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Signs of ‘early autumn wave’ of Covid in Wales as hospitalisations and deaths rise

People in eligible groups are being urged by Public Health Wales to take advantage of the offer of a booster vaccine.

Experts have warned that Wales is displaying “early signs of a possible autumn wave” of Covid due to an increase in hospitalizations and deaths. People in eligible categories are being urged by Public Health Wales to take advantage of the offer of a booster vaccine to help prevent them from serious illness.

Pregnant women, persons over the age of 50, people with long-term health conditions, and frontline health and social care workers are all eligible for the free Covid-19 vaccine. When invited, over 100,000 people in Wales had their booster shot last week. However, the PHW stated that there are still people who have not attended or have postponed their immunisation appointment.

The NHS trust confirmed that the invitation will be mailed to individuals by their local health board. It stated that qualified groups are “highly recommended” to accept the offer and schedule their appointments as soon as feasible.

Dr Christopher Johnson, interim head of the vaccine preventable disease programme for Public Health Wales, said: “While we have all been getting used to living with Covid, and while vaccination and overall population immunity are helping to keep serious illness at bay for most people, it is important that we do not become complacent.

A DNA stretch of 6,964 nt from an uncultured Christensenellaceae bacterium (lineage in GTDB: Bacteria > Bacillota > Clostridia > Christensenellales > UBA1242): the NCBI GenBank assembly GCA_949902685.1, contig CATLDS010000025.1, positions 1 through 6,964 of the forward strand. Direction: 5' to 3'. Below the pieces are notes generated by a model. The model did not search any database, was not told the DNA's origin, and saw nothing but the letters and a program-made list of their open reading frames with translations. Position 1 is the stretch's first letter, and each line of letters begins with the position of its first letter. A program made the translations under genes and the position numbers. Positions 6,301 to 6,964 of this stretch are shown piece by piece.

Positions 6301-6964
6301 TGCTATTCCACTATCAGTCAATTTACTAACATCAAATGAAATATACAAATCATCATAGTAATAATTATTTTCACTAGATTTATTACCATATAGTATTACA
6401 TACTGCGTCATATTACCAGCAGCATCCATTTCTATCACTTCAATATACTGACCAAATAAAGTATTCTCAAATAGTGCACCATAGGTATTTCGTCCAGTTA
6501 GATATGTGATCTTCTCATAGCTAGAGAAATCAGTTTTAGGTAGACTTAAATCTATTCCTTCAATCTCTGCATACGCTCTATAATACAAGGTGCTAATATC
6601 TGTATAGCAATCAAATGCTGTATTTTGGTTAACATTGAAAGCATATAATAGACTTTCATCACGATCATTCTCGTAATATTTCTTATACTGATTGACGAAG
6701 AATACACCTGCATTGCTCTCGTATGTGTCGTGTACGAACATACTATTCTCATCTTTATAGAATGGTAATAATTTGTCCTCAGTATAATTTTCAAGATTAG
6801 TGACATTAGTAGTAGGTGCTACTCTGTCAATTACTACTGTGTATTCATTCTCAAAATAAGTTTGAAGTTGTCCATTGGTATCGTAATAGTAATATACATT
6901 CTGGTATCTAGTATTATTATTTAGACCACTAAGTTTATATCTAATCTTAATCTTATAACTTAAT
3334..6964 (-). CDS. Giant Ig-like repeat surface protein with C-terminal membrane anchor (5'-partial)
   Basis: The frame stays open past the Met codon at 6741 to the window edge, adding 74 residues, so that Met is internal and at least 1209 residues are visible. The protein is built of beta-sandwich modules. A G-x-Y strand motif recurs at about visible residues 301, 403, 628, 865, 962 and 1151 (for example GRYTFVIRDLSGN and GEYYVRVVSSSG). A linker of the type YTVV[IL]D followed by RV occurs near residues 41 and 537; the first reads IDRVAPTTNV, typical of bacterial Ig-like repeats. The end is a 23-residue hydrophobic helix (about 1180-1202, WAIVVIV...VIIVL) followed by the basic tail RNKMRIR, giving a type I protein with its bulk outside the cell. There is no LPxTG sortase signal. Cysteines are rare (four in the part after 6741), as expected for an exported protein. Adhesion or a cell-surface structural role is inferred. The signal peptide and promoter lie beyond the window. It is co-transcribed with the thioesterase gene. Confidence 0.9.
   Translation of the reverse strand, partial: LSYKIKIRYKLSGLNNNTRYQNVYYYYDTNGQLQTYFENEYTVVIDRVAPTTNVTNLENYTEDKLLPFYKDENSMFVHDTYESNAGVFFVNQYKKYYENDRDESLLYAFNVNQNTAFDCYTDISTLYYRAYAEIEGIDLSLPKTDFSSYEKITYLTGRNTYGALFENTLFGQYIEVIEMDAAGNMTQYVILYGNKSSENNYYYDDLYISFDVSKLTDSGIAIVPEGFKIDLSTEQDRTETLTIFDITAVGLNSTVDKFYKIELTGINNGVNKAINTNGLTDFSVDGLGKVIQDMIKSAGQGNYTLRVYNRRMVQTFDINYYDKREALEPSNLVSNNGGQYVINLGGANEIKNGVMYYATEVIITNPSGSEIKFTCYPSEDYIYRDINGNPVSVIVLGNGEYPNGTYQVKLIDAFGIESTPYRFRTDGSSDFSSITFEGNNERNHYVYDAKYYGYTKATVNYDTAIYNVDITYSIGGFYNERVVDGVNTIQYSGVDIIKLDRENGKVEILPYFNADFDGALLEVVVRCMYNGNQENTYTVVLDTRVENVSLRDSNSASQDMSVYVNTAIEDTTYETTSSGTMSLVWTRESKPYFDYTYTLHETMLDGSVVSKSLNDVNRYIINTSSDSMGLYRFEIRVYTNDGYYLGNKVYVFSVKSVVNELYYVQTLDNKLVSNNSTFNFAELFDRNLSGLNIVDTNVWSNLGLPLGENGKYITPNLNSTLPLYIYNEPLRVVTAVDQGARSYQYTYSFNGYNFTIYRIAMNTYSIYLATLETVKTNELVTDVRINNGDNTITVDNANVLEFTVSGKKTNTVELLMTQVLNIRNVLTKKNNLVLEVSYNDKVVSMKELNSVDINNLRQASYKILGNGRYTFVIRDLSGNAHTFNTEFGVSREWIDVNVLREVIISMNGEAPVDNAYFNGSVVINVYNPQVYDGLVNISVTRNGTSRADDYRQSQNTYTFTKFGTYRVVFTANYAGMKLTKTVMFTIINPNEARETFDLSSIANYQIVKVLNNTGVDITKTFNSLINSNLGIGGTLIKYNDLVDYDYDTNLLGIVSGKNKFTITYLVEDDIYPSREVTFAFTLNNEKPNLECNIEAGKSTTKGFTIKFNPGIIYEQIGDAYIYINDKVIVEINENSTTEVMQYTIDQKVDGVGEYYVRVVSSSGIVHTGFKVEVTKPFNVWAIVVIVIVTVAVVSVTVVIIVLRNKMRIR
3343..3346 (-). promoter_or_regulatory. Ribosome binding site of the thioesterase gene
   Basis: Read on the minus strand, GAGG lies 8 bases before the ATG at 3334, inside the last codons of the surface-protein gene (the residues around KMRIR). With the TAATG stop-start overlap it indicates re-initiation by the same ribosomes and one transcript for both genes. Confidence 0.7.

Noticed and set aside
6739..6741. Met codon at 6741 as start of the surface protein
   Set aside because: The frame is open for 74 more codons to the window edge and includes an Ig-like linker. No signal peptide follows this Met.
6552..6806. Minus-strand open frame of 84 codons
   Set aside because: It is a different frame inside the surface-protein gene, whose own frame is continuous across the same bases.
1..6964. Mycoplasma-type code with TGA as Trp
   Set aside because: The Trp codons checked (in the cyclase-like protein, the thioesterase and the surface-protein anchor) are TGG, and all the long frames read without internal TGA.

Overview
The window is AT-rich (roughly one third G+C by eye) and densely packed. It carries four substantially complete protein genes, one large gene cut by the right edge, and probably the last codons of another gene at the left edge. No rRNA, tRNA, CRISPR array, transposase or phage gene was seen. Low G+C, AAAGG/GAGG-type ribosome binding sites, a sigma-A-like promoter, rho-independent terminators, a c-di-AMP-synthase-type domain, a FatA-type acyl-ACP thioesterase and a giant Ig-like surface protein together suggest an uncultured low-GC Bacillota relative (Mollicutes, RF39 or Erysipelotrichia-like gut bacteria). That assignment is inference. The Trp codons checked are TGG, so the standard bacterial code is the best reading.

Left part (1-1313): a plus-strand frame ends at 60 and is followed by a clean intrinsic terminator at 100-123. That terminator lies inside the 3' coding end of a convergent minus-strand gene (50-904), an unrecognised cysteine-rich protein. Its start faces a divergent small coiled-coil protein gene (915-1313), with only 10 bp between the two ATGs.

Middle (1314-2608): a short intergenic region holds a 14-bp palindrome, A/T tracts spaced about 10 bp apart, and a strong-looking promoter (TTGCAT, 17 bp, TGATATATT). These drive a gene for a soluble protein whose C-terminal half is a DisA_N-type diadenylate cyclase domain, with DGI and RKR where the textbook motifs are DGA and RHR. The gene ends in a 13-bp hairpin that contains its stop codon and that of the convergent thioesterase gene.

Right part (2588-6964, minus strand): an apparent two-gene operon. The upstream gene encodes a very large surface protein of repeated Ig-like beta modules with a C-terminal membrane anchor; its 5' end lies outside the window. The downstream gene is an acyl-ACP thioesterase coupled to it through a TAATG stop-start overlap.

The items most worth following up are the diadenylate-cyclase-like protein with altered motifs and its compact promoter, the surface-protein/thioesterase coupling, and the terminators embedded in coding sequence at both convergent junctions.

“Everyone eligible for the booster vaccine can make a significant contribution to slowing down transmission of Covid, protecting themselves, their community and the NHS, by taking up the offer of a vaccine. Even if people are busy or have other plans, it is important to prioritise getting your booster when your appointment letter comes. It’s also vital that those who are eligible take up the offer of a flu vaccine, to help protect themselves and others this winter.”

According to the Office for National Statistics (ONS) infection survey, which is based on a random sample, the anticipated number of people in Wales testing positive for the virus for the week ending September 29 was 74,900, which translates to 2.47% of the population or roughly one in 40 people.

That’s up on the previous week where 2.09%, or one in 50 of Wales’ population, was thought to have Covid. The Welsh Government said the current rate of positive cases appears to be highest in Ceredigion, Pembrokeshire, Carmarthenshire and Powys, while the region covering Bridgend, Rhondda Cynon Taf and Merthyr Tydfil has lower rates of positivity.

Across the UK total infections have risen by 31% – the biggest jump since June. The ONS said there has been a “notable rise” in cases among older age groups who are seeing the highest rates of admission to hospital. Some 1.7 million people in private households across the UK are likely to have tested positive for coronavirus in the period September 23 to October 3, according to the ONS. This is up from 1.3 million in the previous survey which covered the period September 18 to 26.

Meanwhile there are currently 455 ‘confirmed’ positive Covid cases in Welsh hospitals, but only 14 of them are being actively treated for the virus which equates to just 3%.